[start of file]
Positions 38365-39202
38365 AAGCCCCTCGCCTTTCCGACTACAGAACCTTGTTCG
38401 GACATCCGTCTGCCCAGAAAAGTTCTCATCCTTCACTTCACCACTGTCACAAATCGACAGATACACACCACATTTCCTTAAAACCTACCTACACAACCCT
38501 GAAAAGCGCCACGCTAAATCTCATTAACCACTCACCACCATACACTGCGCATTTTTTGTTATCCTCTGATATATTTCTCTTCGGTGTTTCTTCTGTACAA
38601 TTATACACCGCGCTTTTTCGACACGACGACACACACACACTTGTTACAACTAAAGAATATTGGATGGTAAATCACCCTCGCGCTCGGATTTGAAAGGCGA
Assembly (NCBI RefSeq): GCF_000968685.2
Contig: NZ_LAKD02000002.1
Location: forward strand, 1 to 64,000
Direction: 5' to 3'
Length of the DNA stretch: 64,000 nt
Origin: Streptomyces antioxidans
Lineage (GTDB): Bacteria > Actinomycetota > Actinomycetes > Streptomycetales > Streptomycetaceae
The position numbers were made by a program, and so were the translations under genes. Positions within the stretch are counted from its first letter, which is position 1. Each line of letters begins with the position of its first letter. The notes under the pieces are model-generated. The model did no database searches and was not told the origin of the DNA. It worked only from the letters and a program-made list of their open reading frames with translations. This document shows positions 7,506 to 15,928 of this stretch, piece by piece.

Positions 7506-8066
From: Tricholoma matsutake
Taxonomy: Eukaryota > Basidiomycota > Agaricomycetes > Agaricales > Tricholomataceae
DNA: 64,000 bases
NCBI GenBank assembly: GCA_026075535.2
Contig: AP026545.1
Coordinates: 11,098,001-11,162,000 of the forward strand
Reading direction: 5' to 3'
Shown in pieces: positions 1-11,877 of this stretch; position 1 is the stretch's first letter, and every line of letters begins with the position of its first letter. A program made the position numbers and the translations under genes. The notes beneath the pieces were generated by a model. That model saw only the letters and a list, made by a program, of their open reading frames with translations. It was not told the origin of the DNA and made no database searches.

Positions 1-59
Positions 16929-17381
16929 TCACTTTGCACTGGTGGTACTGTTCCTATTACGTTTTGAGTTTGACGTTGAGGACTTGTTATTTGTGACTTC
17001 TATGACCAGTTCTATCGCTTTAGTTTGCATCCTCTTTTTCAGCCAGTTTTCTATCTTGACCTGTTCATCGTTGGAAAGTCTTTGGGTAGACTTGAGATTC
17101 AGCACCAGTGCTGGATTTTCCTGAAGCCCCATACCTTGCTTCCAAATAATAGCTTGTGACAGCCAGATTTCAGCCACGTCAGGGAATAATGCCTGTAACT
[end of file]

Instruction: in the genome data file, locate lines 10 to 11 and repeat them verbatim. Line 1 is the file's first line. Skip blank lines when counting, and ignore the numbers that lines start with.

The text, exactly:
Length of the DNA stretch: 64,000 nt
Origin: Streptomyces antioxidans